And the pricing on the new Sprint plan is good for as long as you own your new Sprint phone (if you change devices in the future, the rates will change to Sprint’s regular pricing schedule).

So switching to Sprint is a pretty sweet deal for an AT&T or Verizon customer, especially if you’re in the market for a new phone. Full disclosure: I have AT&T service and am not interested in jumping ship to another carrier; their base rates are competitive, I enjoy the ability to turn international features on/off as needed when traveling out of the U.S., and I’ve had great experience with them since 1984 (how’s that for loyalty?). My wife, however, has Sprint.

The Sprint promotional campaign is clearly directed toward non-Sprint cellphone users in order to increase their share of market based on customer count by encouraging AT&T and Verizon customers to switch to Sprint; it is not in any way directed toward their existing customers or first-time phone purchasers.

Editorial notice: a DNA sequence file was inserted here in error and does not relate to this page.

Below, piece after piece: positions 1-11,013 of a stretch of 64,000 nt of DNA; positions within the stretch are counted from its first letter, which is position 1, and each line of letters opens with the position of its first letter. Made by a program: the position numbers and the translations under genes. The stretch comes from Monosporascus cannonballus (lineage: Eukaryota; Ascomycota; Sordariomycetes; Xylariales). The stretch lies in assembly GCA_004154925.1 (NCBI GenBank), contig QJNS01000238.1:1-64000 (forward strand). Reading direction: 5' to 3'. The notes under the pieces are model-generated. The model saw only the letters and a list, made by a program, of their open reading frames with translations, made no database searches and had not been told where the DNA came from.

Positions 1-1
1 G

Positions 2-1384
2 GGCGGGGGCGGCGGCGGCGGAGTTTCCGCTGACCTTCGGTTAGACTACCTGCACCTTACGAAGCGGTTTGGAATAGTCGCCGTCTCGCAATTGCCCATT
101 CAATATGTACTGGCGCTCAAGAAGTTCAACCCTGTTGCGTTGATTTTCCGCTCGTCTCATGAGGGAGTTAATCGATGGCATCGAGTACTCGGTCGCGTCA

I went to our local Sprint store to see if, by chance, there was anything in this campaign that might benefit current Sprint customers, and the answer was a resounding “no!”

Their explanation for this was, “This ‘Cut Your Bill in Half’ event is available to customers that are new to Sprint so they can experience the same great value you already enjoy.”

That’s corporate-speak for “we care more about new customers than we do for our ‘loyal’ customers.”

I felt screwed over, frustrated, angry and disappointed that Sprint was offering a better deal to someone who they had never done business with before while we, who had been loyal to Sprint for over 10 years, were basically ignored, relegated to second class citizen status.

By the way, the rate plan of this “event” was substantially lower than what I’m currently paying on my wife’s plan, and I’m locked into the plan for another year under our two-year contract. So much for taking care of and being loyal to existing customers!

Why Trust is Key

Traditionally, “loyalty” is a structured program instituted by the retailer to reward customers for being frequent purchasers.

The retailer makes the rules and the execution is pretty democratic … anyone who meets the criteria reaps the reward.